Oh god, the prison. A tight, linear dreary corridor that goes on forever where you are tasked to help… the… survivors… find… supplies. Dead Island is just one more game with disappointing final acts. Thank goodness Batman: Arkham City broke that slump, and broke it magnificently.

Long story short, I’m glad Dead Island for its area design and environmental renders right, and I was satisfied with the zombie fights for most of the game. Yet it’s a game that left a sour taste in my mouth because of it’s pacing, end-game design, narrative and rough mechanics. I’m not sure I’d recommend it to anyone but the most ardent of zombie fans, or PC gamers who like a little Fallout 3 rpg-lite. I don’t regret the game, but I’m glad that I played Dark Souls and Batman next.

Stray Thoughts

– I really should give Dead Island some more thought in how to improve the quests, or the overall story telling in the game to make use of the environments and the locations. I suppose I would if I didn’t want to think about anything else.

– The respawning mechanics really breaks the illusion of you as a survivor scrounging around for supplies. Here’s where game mechanics and narrative fight and game mechanics won. I’m not so sure it should have. They might have been able to keep re-spawn points for several items at certain locales, or tweak the economy somewhat for it not to matter so much. It comes down to a rough system build in that works when you’re playing, but could definitely use a lot of work.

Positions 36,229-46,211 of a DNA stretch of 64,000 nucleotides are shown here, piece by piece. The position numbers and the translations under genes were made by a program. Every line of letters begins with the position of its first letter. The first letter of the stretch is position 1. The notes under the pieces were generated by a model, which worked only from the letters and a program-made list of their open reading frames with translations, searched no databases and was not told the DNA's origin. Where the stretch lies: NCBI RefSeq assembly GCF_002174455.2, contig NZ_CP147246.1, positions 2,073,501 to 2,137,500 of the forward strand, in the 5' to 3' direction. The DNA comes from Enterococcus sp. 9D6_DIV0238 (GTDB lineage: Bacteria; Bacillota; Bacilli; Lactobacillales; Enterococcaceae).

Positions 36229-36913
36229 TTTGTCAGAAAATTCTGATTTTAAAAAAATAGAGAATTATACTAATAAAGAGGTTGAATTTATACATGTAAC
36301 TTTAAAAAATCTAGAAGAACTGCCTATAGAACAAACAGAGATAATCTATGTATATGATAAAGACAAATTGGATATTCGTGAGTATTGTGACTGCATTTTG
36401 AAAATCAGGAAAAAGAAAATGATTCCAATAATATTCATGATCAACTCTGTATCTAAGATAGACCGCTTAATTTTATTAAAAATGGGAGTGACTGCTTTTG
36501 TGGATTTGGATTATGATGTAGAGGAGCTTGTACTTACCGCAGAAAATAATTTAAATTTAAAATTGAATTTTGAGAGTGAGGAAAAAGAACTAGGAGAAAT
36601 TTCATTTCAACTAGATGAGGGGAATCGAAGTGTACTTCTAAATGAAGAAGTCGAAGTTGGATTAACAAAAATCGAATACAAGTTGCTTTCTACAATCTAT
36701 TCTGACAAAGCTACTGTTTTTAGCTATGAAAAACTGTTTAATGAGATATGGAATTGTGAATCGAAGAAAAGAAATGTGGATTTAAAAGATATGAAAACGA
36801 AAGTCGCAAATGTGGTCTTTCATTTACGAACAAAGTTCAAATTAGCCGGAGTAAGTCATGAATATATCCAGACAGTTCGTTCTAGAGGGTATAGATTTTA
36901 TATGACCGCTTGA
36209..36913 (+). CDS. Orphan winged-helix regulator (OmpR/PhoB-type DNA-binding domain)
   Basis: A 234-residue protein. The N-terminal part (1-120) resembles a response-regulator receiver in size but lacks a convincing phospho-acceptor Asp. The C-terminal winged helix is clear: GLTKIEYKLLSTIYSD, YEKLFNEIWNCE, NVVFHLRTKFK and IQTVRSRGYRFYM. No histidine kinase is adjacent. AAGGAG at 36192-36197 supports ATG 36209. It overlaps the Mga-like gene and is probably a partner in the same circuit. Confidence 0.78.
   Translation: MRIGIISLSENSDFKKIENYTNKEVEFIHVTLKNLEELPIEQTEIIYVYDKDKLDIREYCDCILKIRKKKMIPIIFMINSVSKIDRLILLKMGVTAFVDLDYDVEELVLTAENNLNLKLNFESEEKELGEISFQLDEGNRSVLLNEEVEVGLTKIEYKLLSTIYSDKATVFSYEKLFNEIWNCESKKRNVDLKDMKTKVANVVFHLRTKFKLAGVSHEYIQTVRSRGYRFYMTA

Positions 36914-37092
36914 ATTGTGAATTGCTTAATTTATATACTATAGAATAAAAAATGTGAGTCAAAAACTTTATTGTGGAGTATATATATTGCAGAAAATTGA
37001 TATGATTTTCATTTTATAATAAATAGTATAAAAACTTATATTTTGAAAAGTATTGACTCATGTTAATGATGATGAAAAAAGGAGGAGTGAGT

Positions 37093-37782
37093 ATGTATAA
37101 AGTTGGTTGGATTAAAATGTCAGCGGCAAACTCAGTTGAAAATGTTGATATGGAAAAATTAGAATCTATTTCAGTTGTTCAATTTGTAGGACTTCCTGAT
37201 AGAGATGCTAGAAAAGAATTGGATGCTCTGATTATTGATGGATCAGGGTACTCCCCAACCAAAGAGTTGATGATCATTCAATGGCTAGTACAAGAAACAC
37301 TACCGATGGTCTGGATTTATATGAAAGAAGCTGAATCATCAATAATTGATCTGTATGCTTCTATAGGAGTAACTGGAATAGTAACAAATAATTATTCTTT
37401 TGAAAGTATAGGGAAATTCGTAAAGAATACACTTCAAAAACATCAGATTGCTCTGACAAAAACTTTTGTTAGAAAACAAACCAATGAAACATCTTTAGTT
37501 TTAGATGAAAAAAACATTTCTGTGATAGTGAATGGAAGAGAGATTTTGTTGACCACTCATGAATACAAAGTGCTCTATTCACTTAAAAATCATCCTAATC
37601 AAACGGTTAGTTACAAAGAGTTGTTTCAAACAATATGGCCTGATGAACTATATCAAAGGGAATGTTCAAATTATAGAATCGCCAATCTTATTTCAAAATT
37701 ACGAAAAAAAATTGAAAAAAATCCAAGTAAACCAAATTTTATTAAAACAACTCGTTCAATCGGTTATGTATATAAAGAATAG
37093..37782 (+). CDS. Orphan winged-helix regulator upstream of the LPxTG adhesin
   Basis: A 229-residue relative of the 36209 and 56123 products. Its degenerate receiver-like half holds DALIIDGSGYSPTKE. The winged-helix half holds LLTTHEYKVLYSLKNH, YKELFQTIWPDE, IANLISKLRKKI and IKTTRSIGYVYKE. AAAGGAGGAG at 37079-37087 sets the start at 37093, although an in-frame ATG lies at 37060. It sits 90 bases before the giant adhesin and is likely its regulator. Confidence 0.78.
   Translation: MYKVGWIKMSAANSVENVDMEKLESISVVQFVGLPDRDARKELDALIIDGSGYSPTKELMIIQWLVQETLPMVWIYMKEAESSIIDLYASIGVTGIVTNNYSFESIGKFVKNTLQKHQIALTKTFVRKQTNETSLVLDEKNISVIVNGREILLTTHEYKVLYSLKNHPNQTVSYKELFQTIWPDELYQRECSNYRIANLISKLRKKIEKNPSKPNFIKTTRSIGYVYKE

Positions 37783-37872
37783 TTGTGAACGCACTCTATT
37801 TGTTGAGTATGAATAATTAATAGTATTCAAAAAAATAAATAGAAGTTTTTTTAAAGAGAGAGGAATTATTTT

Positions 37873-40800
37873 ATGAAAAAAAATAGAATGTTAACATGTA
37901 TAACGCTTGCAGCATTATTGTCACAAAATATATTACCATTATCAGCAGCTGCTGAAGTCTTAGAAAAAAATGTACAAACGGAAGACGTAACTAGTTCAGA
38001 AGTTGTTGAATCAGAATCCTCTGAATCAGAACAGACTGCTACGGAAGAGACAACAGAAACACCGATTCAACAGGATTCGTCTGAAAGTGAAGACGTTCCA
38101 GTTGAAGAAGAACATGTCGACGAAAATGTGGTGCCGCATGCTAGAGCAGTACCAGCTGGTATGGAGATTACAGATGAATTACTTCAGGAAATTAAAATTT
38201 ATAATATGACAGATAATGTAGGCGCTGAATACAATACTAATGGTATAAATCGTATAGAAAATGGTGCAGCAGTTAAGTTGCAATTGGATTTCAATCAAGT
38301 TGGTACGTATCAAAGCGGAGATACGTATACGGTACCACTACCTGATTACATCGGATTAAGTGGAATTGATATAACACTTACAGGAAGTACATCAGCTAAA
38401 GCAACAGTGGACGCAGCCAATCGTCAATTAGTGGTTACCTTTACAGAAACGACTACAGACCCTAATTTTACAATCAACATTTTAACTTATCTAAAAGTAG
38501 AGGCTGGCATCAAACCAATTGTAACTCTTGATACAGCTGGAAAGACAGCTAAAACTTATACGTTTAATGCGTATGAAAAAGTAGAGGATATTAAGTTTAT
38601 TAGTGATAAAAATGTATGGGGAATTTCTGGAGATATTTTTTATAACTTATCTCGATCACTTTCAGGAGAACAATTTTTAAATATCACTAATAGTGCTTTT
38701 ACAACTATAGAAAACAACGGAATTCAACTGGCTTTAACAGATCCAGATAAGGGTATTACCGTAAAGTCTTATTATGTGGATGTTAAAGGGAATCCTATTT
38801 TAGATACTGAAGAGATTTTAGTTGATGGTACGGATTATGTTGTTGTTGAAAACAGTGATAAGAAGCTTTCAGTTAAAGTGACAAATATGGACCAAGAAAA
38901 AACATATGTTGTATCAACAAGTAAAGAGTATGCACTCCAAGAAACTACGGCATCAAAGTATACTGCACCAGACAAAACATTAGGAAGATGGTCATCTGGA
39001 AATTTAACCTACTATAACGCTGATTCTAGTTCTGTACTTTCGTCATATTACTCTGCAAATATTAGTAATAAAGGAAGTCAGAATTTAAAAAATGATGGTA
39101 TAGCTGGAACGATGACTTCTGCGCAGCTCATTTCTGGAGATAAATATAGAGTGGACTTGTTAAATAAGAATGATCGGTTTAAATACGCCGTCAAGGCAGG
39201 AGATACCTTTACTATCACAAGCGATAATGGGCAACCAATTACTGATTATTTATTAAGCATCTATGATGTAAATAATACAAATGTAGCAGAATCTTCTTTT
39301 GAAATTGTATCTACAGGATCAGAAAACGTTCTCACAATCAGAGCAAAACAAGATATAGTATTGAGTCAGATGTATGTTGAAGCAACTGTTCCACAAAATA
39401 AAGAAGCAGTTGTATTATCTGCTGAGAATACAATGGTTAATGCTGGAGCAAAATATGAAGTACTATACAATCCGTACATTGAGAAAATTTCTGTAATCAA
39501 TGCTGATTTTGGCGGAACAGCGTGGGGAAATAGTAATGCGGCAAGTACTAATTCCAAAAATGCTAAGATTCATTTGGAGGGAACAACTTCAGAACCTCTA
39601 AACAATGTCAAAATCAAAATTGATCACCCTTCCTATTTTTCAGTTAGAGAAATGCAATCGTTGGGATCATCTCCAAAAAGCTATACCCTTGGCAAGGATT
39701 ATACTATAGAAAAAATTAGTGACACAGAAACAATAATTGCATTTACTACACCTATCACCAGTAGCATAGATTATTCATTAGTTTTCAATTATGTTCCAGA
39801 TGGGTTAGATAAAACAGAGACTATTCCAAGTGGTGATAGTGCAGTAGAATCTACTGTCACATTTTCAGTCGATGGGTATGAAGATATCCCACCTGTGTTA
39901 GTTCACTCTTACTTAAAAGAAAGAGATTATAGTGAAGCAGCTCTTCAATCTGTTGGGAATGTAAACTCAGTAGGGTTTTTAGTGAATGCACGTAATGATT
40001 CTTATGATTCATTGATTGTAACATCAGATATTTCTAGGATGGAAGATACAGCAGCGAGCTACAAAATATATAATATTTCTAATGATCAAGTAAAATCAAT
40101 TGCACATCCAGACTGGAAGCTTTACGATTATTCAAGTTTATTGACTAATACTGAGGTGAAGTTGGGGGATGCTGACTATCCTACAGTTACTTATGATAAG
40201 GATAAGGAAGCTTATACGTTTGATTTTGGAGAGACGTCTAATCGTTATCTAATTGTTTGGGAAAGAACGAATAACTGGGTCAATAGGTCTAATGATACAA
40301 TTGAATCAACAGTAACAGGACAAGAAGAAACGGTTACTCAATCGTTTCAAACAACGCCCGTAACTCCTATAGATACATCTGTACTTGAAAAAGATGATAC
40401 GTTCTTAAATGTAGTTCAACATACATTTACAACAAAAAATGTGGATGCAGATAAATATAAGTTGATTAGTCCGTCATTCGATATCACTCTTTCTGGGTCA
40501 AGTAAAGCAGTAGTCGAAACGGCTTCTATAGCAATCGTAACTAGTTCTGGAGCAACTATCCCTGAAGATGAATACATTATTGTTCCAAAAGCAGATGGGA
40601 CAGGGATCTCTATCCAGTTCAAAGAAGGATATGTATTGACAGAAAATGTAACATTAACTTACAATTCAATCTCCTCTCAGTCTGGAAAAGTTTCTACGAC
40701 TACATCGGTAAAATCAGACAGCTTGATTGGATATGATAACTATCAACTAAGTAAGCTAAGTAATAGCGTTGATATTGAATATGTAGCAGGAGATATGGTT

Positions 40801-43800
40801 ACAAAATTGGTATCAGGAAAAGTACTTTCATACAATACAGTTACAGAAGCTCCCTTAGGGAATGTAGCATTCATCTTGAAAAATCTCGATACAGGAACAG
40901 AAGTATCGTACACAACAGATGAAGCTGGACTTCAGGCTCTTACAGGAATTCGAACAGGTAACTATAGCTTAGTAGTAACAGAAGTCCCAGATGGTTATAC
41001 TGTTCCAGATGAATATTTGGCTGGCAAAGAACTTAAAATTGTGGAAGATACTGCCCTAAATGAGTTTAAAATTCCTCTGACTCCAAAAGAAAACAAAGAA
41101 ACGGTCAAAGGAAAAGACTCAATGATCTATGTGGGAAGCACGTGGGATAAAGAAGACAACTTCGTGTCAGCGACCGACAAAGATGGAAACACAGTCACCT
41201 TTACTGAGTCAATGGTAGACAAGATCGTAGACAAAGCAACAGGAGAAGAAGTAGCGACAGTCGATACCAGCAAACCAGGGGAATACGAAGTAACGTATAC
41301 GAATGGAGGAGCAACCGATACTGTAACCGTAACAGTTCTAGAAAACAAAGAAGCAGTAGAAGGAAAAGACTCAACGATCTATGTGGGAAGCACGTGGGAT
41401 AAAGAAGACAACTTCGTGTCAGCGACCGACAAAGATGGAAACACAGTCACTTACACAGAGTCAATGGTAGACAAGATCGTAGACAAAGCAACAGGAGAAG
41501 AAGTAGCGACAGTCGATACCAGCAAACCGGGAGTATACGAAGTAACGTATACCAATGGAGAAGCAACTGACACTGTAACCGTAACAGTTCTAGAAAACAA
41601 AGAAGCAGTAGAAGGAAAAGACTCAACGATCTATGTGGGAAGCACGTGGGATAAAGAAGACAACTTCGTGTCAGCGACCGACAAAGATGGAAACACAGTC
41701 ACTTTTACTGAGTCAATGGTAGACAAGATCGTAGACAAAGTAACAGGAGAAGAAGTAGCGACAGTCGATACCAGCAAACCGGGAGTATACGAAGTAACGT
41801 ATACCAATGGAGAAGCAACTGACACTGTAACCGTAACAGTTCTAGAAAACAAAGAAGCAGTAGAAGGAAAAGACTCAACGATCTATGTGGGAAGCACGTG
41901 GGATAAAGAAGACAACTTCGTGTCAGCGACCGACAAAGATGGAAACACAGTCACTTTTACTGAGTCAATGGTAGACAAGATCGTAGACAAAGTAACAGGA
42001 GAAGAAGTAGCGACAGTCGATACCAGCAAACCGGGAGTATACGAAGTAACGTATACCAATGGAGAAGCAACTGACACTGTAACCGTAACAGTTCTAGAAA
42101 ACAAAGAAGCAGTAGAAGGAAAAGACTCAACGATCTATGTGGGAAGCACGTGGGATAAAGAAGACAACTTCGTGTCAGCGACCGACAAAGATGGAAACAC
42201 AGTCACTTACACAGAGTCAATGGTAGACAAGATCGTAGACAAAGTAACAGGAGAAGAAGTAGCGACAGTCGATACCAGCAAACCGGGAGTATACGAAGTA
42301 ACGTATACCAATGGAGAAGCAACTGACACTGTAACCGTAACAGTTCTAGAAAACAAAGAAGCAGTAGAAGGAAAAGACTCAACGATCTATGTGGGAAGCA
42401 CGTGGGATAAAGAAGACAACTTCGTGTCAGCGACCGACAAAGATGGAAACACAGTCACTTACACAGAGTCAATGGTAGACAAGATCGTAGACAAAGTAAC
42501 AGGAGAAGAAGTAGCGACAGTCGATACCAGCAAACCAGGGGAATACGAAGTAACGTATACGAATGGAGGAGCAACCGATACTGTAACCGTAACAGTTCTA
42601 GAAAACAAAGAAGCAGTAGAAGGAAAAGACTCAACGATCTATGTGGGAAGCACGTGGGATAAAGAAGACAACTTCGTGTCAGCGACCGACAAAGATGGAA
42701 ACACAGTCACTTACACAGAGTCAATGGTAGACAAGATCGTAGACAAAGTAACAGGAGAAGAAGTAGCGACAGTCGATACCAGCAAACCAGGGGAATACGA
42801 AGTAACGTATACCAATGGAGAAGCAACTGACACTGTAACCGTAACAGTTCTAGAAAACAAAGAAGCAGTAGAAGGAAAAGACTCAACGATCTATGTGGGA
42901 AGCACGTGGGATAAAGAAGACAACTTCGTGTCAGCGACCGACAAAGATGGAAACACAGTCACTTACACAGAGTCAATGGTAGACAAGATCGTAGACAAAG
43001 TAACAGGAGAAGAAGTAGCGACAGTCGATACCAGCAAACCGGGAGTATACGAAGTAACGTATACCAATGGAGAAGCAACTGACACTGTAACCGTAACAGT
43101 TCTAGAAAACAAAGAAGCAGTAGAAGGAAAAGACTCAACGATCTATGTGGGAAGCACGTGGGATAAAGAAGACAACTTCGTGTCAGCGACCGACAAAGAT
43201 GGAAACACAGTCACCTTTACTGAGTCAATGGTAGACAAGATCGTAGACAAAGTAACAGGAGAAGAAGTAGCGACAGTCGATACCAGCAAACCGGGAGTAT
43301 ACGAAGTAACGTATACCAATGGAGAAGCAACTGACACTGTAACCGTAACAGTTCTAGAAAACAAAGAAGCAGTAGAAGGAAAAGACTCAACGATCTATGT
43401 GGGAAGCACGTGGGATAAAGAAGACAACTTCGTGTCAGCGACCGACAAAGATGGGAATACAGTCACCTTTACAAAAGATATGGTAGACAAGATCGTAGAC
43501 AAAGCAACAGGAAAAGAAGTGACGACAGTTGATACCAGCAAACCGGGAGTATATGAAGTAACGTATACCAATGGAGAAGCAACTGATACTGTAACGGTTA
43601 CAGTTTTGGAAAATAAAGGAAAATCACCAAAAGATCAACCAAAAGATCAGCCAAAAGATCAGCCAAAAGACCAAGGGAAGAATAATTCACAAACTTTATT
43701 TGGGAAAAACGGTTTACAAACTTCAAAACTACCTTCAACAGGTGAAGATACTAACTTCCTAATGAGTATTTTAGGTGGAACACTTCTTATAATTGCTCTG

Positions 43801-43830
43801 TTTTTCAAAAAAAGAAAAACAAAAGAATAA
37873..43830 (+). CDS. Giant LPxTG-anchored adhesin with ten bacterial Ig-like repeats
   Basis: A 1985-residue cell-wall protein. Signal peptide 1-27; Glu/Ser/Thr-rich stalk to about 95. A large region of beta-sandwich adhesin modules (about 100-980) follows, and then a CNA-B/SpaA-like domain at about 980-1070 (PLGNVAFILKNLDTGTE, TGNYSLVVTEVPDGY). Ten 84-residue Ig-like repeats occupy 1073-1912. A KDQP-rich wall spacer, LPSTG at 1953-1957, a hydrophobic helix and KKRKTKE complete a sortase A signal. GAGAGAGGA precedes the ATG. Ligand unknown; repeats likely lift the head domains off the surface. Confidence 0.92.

That trailer was really good wasn’t it? They should had the director consult on the story.


Designing stories for games: A thinkening! Part I

The basic actions of a game is the vocabulary of its story.

There, I wrote that down. It’s been jostling in my head for a quite a bit. I’ve been thinking about the fundamentals of how to design and write stories for games. I’ve come up with a few basic thoughts that I might expand into a series of posts, if Skyrim, Batman, L4D2HK and work don’t get to me first. Otherwise, let’s hope this is a first in a series of ideas on how to approach designing a game with the kind of narrative elements that I love, as well as understand how games communicate their ideas to players.